Similarly, the Nepal police have played a more significant role in maintaining peace and harmony during the lockdown. They have also been successful in finding those suspected of being infected with the virus, who risked the communities by hiding and not quarantining themselves. Correspondingly, the Nepal Army and the Armed Police Force have constantly been monitoring the border check-points and have also established the temporary hospitals and check-up posts.
Despite a resource crunch, the role played by the provincial and local governments against the pandemic has been acknowledged. In coordination with the federal, the province has made a significant contribution to overall quarantine arrangements, ICU management, mobilizing health care staff, and testing samples. On the other hand, the local government is playing a significant role in enforcing lockdown, contact tracing, assisting the vulnerable, and coordinating with the province government.
Civil Society Organizations are deeply concerned about the pandemic and have been collaborating with the government and development partners. CSOs have been playing various roles in their capacities from providing foods to the needy to eliminating information gaps. Moreover, they have been educating people and debunking rumours by developing factsheets, Sitreps, and other evidence-based information to ensure a better situational understanding.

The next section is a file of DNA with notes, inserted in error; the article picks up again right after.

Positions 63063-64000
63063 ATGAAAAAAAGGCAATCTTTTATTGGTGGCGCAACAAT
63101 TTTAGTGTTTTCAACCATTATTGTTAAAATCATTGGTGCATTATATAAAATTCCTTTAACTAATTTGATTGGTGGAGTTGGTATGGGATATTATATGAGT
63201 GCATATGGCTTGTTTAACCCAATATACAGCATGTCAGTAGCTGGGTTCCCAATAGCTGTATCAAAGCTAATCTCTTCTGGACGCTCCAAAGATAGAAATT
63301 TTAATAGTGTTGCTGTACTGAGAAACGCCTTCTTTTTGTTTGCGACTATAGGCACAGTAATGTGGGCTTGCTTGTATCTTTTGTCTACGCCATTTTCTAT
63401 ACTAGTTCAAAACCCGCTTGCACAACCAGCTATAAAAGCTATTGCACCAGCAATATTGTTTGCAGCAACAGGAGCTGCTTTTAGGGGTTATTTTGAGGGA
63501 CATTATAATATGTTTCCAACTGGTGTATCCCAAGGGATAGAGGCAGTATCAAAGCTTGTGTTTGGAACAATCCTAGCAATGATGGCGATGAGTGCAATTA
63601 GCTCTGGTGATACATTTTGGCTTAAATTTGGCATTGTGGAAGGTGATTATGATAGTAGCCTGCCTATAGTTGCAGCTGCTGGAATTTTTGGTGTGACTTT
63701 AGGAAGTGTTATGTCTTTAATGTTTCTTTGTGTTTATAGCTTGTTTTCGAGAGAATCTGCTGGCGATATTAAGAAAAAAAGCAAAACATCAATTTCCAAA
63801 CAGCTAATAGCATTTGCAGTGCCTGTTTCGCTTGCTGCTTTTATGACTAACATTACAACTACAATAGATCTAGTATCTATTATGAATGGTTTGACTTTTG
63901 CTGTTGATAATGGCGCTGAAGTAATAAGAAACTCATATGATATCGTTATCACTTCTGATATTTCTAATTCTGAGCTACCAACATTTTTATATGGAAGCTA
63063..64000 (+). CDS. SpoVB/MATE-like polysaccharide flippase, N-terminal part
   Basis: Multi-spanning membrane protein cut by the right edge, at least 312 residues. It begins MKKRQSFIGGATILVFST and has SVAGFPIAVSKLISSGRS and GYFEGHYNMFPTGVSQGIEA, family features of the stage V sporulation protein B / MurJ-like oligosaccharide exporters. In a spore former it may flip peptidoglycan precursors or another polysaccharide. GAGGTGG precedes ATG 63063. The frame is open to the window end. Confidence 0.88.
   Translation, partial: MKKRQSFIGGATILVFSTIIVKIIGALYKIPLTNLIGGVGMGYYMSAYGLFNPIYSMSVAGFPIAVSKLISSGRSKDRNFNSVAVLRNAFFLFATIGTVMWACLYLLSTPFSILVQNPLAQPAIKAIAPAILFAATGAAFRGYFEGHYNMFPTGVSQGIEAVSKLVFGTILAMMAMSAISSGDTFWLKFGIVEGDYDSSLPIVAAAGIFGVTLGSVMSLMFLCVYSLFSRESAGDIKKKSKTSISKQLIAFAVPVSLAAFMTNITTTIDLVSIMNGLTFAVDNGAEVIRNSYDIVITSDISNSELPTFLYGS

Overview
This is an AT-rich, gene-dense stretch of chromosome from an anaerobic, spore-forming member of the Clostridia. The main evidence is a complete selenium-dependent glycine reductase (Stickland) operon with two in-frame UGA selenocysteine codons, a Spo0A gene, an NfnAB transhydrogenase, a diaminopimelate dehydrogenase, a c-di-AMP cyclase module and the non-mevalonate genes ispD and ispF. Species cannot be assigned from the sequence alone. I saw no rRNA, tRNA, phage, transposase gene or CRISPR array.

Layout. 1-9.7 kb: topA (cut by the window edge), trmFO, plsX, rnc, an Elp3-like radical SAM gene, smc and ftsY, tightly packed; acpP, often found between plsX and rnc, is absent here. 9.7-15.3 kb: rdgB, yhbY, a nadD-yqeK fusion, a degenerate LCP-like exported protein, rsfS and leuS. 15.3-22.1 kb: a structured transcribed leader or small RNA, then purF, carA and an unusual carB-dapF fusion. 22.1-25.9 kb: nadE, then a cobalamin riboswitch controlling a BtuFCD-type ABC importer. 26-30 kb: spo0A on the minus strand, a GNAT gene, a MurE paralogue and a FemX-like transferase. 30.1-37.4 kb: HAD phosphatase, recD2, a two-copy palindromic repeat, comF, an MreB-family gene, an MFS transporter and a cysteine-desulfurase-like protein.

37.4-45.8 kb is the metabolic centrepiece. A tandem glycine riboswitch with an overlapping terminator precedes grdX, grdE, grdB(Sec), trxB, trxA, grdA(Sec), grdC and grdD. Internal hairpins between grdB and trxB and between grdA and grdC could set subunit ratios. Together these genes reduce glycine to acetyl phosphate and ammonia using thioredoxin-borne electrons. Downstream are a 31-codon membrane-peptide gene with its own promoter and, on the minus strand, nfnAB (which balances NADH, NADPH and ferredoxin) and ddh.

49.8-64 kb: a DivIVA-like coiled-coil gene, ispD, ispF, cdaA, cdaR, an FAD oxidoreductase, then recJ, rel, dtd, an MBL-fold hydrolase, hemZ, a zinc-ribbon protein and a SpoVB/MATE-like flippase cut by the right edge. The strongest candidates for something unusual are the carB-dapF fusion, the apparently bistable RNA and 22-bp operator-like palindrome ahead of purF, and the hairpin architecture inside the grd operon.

Social media in Nepal has become one of the best ways to share news. It contributed to educating the people about the virus symptoms and safety tips, which is perhaps helping in saving their lives.
Strong Health Diplomacy between India and Nepal
As part of the on-going bilateral cooperation to fight the crisis, the Prime Ministers of Nepal and India as well as the officials have been in close consultation. On 22 April, India gifted 23 tonnes of essential medicines to Nepal. Similarly, both the leaders also agreed on facilitating cross-border supplies of essential commodities.
Nepal sets lessons  early Sealing of Borders
A country with a population of 30 million, only 49 positive cases have been found so far. But no other country in the world with such a large population has so little cases. Nepal is the first SAARC country to detect infection and perhaps one among the very few countries in the world that do not yet have any death case. In the WHO's global risk categorization, Nepal's risk has now dropped one level from "very high" to a "high."
Locking down the country and sealing the border was a timely decision to reduce the spread. Not all the countries in the region, however, are strictly implementing nationwide lockdown, perhaps to guard the county from a possible economic crisis. The entire country, including the provincial and local governments, was largely directed by one national health policy against COVID-19. 
Mahesh Bhatta is a research officer at the Center for South Asian Studies (CSAS), a Kathmandu based think-tank.